Macroeconomic challenges, inflation and higher reinsurance costs are driving significant increases in commercial insurance rates. On top of hard market conditions, businesses are facing less competition among insurance carriers and fewer options for coverage. This dynamic creates challenges for companies looking to control their premium costs and address coverage gaps in their insurance policies. As a result, many are reviewing their existing captive insurance company, or exploring the formation of a captive insurance company, to manage these headwinds.
You know your business better than anyone, which means you may be better equipped than a third party to identify, quantify, price and control your business risks. Using a captive can be an efficient tool to transfer risk and mitigate exposures. Similarly, if you have an existing captive, a periodic review is critical to ensure optimal use. Considering the feasibility of a captive or the effectiveness of a current captive can have numerous benefits, including lower costs, tailored coverage and increased profitability.
If your business is considering a captive formation or has not reviewed an existing captive in the past few years, it’s important to use a holistic approach in analyzing the potential opportunities and challenges presented by current market trends.
Growth of Captives and U.S. Domiciles
The steady growth in captive formations has been fueled by companies exploring options to help control insurance costs and mitigate risk. That trend is poised to extend throughout 2023 and likely beyond as factors contributing to the hardening insurance market persist.
From a regulatory standpoint, some U.S. states are more conducive to captive formations than others. In recent years, more states have also seen the benefits of facilitating captives. In total, the U.S. has at least 30 captive domiciles. Vermont is the largest U.S. domicile, although other domiciles have continued to experience growth. Utah, North Carolina, South Carolina and Tennessee saw particularly strong growth in captives during 2022, as did Delaware, Hawaii, Nevada, Arizona and Texas, among others.
Prior to selecting a domicile, it’s important to take into consideration the acceptance of coverage you are looking to write as well as potential tax implications. Established, leading domiciles may offer robust regulatory and service provider expertise to companies exploring captive formation. However, evaluating domiciles based on your primary business location can simplify the decision-making process, as long as the local domicile can meet your short-term and long-term needs.
Coverage Options and Undesirable Risk
The hard insurance market has impacted how organizations manage risk. Some insurance companies are looking to exit or limit certain exposures, and others are increasing premiums for unprofitable business lines. Since captives often provide coverage for traditional property and casualty (P&C) risks that insurers increasingly see as unwanted or uninsurable, this market volatility has prompted new ways to leverage captives and mitigate the economic impact.
Whether extreme weather events have become more common or our exposure to them has increased, the need to approach risk more creatively will continue for the foreseeable future. One way that captives are responding creatively is participating within the primary layers to blunt premium increases and selectively take positions within the program where it makes sense.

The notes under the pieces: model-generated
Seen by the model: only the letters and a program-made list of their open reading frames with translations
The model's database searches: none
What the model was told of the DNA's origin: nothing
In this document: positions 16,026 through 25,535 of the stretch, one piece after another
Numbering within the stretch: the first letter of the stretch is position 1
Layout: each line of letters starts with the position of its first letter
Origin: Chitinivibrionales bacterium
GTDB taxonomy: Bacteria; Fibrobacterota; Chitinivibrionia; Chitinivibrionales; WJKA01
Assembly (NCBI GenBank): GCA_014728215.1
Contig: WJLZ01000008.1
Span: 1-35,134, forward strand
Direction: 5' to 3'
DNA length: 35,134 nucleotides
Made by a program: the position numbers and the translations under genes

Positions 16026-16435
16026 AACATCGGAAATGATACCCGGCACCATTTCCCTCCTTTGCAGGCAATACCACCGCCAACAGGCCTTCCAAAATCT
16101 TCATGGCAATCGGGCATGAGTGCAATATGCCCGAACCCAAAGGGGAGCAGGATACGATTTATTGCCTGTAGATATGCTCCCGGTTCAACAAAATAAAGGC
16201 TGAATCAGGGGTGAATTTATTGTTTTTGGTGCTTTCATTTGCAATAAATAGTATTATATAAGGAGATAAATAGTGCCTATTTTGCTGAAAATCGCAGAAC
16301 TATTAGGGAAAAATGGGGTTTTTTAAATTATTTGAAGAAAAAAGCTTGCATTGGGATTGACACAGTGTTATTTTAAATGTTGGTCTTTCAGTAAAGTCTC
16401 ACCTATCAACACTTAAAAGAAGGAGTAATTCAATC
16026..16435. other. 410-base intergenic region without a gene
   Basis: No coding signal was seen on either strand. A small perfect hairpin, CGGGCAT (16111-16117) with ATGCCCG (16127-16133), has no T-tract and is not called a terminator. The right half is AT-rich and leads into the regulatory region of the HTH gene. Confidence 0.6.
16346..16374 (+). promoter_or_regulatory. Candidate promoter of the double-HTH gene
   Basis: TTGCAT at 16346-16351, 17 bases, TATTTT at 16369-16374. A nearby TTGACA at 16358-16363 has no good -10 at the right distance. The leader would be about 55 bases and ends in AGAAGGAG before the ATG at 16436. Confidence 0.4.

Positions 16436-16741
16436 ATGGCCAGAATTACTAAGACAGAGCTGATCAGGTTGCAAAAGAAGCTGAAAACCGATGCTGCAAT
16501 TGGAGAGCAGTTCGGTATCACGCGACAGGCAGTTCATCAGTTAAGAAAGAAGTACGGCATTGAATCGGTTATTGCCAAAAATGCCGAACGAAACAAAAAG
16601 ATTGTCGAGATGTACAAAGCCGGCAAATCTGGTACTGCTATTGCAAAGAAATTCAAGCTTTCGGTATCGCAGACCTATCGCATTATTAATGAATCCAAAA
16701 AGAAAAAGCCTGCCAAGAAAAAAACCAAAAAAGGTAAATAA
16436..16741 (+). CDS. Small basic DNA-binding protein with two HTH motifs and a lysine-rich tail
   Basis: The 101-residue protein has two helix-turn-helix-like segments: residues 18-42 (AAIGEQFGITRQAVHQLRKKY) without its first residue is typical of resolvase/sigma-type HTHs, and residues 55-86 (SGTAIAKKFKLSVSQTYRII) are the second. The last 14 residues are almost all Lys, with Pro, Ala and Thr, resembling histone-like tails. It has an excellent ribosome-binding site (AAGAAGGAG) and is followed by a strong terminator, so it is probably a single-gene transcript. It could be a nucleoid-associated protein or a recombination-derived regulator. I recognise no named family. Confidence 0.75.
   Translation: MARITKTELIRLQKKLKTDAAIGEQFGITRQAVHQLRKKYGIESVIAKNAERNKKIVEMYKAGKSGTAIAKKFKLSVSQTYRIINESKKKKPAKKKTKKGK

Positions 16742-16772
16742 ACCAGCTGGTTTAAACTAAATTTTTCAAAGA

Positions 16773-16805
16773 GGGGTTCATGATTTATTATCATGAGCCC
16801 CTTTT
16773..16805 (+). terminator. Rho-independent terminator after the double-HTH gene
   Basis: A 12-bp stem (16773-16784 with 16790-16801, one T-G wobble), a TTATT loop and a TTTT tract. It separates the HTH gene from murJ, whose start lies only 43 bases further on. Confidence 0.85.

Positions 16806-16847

The pandemic also highlighted new risks for companies to consider as they seek to enhance resilience and strengthen enterprise risk management. Coverages can stem from a variety of growing risk exposures, including supply chain, cybersecurity and more.
Some insurance policies may also restrict coverage through low sub-limits for specific risk types, such as social engineering attacks covered under cyber insurance. Cyber threats have increased significantly, but limited insurance coverage may not be sufficient to fully protect a company from the associated risk. Insuring these gaps and exclusions is just one more example of how a captive can be a tool to proactively identify, quantify and mitigate risk.
A Holistic Approach to Captive Formations and Utilizations
While the challenges posed by a hard insurance market are clear, determining whether to form or participate in a captive insurance company involves several complex considerations. Companies should look at the full risk landscape to identify both short- and long-term opportunities to ensure the captive achieves desired maturity. By maximizing captive benefits, companies can better manage today’s market headwinds and address important insurance coverage gaps. This includes considering not just straightforward and less complex coverages in initial years, but also outlining other long-term captive coverage options and the conditions in which they should be insured within the captive (i.e., market or loss conditions, etc.).
It’s critical to take a comprehensive approach to assessing the feasibility of such a formation and understanding the range of options and potential downstream effects. For instance, it is important to evaluate the possible impact on several areas of your business, especially the finance and tax functions. Engaging experienced advisors who are able to consider both the tax and non-tax impacts of forming a captive, or evaluating the utilization of an existing captive, maximizes the potential efficiency and benefits of operating a captive.
Written by Lisa Martel. Copyright © 2023 BDO USA, LLP. All rights reserved. www.bdo.com